Aiming to more actively speak to the society through the exhibition, the artist titled his exhibition <Invisible Land of Love>. Considering a universal subject for the large-scaled exhibition, he chose “love” as the keyword. In the world where people say what they do is for love, where love is the only reason of life, and where there is deception and violence at the same time, the artist wanted to ask if there is a possibility of love left to us to miss someone, or if there is “an invisible land of love”. “Love is cliché like lyrics of a pop song, but it is also a very lonely word. Revealing the outline of the value we call love in a universal sense, and rethinking the ultimate meaning of love was my interests.” Attempting to communicate in a different manner through everyday objects, the artist completed various artworks.
Compared to art specialists who are obsessed with philosophies and contemplation, the public seem to actively understand and participate in the exhibition. Regarding this, he says “The viewers who come to the museum are not just passive bystanders as people say. They want to participate in the process, and to be part of the value being created there.” Ahn is an artist who is interested in lightening heavy things and emptying filled things. He insists also “An artist is who says the same story differently”, and now, the world's contemporary art scene is focusing on his future. ■ with ARTINPOST
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<Twisted Fate of the Two> 2013
Acrylic on bronze casting, cactus vase Dimensions variable
<Writing on Sand>(detail view) 2013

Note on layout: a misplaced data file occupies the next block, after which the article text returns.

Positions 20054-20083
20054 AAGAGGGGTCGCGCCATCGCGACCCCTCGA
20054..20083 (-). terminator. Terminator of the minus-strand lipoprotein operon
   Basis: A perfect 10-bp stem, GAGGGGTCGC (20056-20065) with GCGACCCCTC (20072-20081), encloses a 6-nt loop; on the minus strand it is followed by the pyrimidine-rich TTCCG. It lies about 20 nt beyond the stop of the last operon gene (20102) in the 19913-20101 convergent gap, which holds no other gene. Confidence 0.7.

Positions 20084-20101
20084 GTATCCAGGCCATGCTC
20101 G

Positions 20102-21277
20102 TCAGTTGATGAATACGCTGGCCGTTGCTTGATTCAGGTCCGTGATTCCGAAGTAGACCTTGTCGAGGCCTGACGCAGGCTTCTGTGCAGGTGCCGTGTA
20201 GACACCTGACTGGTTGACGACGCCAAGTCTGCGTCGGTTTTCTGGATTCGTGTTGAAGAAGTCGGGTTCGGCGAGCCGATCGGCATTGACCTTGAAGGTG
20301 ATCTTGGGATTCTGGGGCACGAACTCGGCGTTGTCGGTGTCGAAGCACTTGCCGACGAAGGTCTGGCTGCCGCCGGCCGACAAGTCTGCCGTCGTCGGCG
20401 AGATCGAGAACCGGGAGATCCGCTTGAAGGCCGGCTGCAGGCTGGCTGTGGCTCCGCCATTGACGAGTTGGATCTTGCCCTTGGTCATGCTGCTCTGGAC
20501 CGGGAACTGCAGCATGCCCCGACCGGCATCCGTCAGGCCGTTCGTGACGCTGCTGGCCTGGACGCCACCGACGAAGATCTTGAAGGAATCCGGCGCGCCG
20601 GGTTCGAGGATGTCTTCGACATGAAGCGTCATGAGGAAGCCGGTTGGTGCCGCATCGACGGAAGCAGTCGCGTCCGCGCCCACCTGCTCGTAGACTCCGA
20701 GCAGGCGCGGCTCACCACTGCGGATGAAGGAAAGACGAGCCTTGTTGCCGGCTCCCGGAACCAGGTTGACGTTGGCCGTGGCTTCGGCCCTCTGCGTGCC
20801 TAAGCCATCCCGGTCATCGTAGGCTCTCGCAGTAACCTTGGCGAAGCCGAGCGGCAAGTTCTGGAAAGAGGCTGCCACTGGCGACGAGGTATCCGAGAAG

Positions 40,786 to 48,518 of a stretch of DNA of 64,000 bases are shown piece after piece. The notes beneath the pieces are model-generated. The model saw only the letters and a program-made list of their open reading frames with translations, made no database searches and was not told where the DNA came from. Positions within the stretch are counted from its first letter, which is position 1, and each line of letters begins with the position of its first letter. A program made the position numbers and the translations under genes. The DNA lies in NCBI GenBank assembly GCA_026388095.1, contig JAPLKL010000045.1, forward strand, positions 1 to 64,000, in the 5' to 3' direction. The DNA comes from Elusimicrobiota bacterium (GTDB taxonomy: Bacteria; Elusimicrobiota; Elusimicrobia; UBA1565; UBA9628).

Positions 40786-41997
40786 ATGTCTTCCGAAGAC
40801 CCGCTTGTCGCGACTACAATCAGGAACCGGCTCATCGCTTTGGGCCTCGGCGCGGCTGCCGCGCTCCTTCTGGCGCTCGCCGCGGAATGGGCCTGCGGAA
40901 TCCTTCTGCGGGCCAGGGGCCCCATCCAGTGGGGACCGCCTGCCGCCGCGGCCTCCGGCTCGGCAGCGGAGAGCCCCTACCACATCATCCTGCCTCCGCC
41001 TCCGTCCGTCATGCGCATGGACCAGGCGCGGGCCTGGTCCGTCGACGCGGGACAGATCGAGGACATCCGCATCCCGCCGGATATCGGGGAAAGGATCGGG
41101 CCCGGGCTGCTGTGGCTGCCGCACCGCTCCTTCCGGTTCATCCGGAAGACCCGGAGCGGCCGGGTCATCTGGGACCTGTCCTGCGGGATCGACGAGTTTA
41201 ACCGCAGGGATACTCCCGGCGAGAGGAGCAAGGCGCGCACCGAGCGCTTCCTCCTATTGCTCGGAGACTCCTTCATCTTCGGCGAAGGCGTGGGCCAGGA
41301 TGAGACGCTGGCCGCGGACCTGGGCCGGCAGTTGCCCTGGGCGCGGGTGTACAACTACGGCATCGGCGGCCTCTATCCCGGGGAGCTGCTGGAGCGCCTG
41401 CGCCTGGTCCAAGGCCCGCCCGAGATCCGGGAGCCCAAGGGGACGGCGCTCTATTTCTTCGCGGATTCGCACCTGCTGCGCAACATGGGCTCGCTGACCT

Sand, stainless steel 30×300cm
<In Love> 2012
LED, timer, tripod Dimensions variable
<Seven Horizons> 2013
Glass, water, wood 15×60×5cm
<Drawn to the Rainbow> 2013
Installation view at gallery skape
<Drawn to the Rainbow> 2013
Installation view at gallery skape
Ahn Kyuchul drew a bar of chocolate from which someone took a bite, and wrote letters on each piece: M, O, R, G, E, N. The word, Morgen, which means tomorrow in German, was chosen by the artist, due to an apparent reason: tomorrow seems always sweet like chocolate. The drawing, which shows how the leading conceptual artist was 20 years ago, represents his theory and existence. Ahn Kyuchul is a magician who enriches feelings with solid experiences and firm philosophy.
The artist majored sculpture at the College of Fine Arts of Seoul National University, and worked as an art journalist in major media agencies in Korea for seven years after graduating college. He studied at the Stuttgart State Academy of Art and Design in Germany from 1988 to 1995. In 1992, while studying in Germany, Ahn held his first solo exhibition, Ahn Kyuchul 1990-1992, at Space Saemteo Gallery, debuting as an artist. He has had 10 private exhibitions including Forty-nine Rooms (2004) at the Rodin Gallery, A House of 2.6 Square Meters (2009) at Gallery Space. Having presented artworks that reveal other sides of life inherent in everyday objects and spaces through various exhibitions, the artist wrote <The Man’s Suitcase>, in which he recorded his experiences of Western modern art, and <43 Tables>, a compilation of his thoughts about tables and drawings, along with <Nine Goldfish and Water In the Distance> published by Contemporary Literature. He has been a professor at the School of Visual Arts of the Korea National University of Arts since 1997.